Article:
Studebaker Avanti

Celebrating the lifework of Raymond Loewy

Raymond Loewy is considered the “Father of Industrial Design,” and had an immense impact on the width and breadth of American institutions, products, goods and services. The man whose work spanned seven decades of American productivity would have celebrated his 118th birthday last Saturday if not for his death at 93 in 1986.
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Loewy was born in France, but spent his professional career in the U.S. He started out by doing window displays for New York Department stores like Macy’s and Saks and submitting fashion illustrations for Vogue and Harper’s Bazaar.
Over the next few years, he would redesign the mimeograph machine, design the Coldspot refrigerator for Sears, the Hupmobile for the Hupp Motor Company. After a time spent designing locomotives, Loewy began a long association with Studebaker.

After redesigning the brand’s logo with the once familiar lazy ”S,” Loewy contributed to the automotive design over the next several years working with the company’s designers.

His design of the 1953 Starliner Coupé is still heralded as one of the most timeless automotive designs ever, which even the Museum of Modern Art labeled “a work of art.”

"I believe one should design for the advantage of the largest mass of people, first and always,” he once said. “I think one also should try to elevate the aesthetic level of society. And to watch quality control always, while insisting others do, too."

In 1963 his team’s design of the Studebaker Avanti turned the world on its ear.

He scoffed at the design of the Big Three at that time, unabashedly calling their work "Jukeboxes on wheels, aesthetic aberrations that masked the workings of the machine beneath the layers of tawdry flash. He added later, “I alienated the automotive industry by saying that cars should be lightweight and compact. I'd also kill chrome forever, or any other applied junk."

"Through his talent, the force of his personality, his charm, his energy, his flair, his Parisian air, his genius for promoting himself and his profession, and his ability to intermediate so well between so many worlds, Raymond Loewy bestrode the profession he had helped created. More than any other individual, he was responsible for convincing business of the importance of design," wrote author Glenn Porter in his book, Raymond Loewy: Designs for a Consumer Culture.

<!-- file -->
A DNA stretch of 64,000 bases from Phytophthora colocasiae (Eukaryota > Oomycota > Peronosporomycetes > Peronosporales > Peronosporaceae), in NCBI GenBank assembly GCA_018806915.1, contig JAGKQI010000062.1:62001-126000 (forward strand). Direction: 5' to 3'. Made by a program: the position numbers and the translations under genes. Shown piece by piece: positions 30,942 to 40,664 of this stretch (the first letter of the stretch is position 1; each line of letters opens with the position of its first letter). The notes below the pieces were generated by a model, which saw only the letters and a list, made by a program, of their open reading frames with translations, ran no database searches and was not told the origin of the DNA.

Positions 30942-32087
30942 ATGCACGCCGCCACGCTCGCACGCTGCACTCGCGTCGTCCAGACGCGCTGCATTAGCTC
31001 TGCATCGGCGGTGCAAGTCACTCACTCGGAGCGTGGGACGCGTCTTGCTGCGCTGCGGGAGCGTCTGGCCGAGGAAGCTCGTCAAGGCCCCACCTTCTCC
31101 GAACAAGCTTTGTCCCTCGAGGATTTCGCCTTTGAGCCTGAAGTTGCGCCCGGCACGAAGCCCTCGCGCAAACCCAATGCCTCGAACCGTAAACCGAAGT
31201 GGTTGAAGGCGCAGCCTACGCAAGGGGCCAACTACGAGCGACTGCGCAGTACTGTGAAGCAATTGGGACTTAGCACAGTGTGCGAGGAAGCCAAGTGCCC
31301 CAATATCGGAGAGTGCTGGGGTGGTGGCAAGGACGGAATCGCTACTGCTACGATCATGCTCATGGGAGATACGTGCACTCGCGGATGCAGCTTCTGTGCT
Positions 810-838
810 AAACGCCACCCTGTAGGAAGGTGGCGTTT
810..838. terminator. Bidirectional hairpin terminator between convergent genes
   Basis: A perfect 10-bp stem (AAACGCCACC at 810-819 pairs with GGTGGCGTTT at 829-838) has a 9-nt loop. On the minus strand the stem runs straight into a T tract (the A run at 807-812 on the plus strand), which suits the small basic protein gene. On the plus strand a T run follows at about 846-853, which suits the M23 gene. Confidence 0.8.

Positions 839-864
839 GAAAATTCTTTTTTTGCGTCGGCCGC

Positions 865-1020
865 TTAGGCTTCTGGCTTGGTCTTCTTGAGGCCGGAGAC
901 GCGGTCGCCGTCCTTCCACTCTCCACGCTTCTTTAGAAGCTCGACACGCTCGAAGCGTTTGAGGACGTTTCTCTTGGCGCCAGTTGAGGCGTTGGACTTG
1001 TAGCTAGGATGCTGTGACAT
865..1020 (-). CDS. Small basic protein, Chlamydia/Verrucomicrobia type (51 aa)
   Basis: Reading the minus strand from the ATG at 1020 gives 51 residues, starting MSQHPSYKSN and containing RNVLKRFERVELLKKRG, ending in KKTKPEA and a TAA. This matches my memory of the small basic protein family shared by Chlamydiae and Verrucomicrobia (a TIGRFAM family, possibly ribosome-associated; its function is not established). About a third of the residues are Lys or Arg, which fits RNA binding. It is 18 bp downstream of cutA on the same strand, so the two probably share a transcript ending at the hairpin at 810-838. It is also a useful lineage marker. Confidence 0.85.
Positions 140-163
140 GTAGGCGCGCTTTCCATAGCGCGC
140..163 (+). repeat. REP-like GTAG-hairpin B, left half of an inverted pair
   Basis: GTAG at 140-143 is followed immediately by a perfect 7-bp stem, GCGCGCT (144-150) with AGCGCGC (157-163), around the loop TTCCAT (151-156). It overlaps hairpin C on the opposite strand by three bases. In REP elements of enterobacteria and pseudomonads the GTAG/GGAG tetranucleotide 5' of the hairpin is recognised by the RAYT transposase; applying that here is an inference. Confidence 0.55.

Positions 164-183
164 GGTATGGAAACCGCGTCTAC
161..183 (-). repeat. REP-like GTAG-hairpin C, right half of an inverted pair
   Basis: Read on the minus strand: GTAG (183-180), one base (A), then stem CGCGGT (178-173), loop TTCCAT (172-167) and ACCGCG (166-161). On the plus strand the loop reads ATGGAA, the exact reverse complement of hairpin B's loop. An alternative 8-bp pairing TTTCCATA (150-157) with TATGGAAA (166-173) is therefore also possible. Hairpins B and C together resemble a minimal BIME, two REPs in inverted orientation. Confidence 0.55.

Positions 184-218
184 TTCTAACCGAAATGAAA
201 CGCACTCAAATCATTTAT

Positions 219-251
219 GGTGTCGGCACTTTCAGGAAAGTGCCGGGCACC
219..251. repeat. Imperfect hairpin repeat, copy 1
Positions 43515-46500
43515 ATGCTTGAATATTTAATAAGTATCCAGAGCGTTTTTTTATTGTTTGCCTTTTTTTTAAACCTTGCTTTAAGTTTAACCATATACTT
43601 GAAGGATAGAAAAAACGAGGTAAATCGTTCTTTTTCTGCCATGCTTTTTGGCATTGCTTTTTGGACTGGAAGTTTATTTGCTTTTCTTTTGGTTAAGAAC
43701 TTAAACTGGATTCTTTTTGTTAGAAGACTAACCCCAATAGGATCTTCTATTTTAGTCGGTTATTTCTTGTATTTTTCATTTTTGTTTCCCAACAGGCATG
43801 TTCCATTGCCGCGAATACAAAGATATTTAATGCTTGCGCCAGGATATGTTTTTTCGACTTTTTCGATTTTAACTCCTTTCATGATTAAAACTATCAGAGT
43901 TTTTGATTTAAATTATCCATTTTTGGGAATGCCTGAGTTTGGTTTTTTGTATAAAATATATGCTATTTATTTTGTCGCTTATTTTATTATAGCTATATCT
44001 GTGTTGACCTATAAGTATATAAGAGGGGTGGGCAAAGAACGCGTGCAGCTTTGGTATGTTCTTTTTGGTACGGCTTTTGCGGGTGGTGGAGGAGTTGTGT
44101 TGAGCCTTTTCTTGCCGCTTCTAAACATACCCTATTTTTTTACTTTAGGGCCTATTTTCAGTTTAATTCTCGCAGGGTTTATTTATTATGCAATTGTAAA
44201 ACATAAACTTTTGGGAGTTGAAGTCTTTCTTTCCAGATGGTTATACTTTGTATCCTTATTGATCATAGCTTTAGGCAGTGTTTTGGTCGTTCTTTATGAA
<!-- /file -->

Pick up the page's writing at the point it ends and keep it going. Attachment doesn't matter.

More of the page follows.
He also designed the Exxon and Shell logos, the latter of which became so iconic the petroleum firm deleted their name from their advertisements.

"We know that logic alone does not sell automobiles, so its immediate appeal is emotional; sheer elegance and design finesse, the wish to feel its slender curves, to love that car, to be known as its discriminating owner," Loewy said. "Style for the sake of style alone will have less meaning to the consumer than value. An interruption of the spiral created by boosting sales from year to year with false inducements of style, bulk and flash gives design a new lease on life. Aesthetic beauty will be the direct result of careful planning and precision manufacturing."

So as the auto industry travels through its second century and makes the conversion from gas to electric power and/or other alternative fuels, they might well take heed of Raymond Loewy’s advice when he said: "The adult public's taste is not necessarily ready to accept the logical solutions to their requirements if the solution implies too vast a departure from what they have been conditioned into accepting as the norm."

For more information on Loewy’s life, click here.


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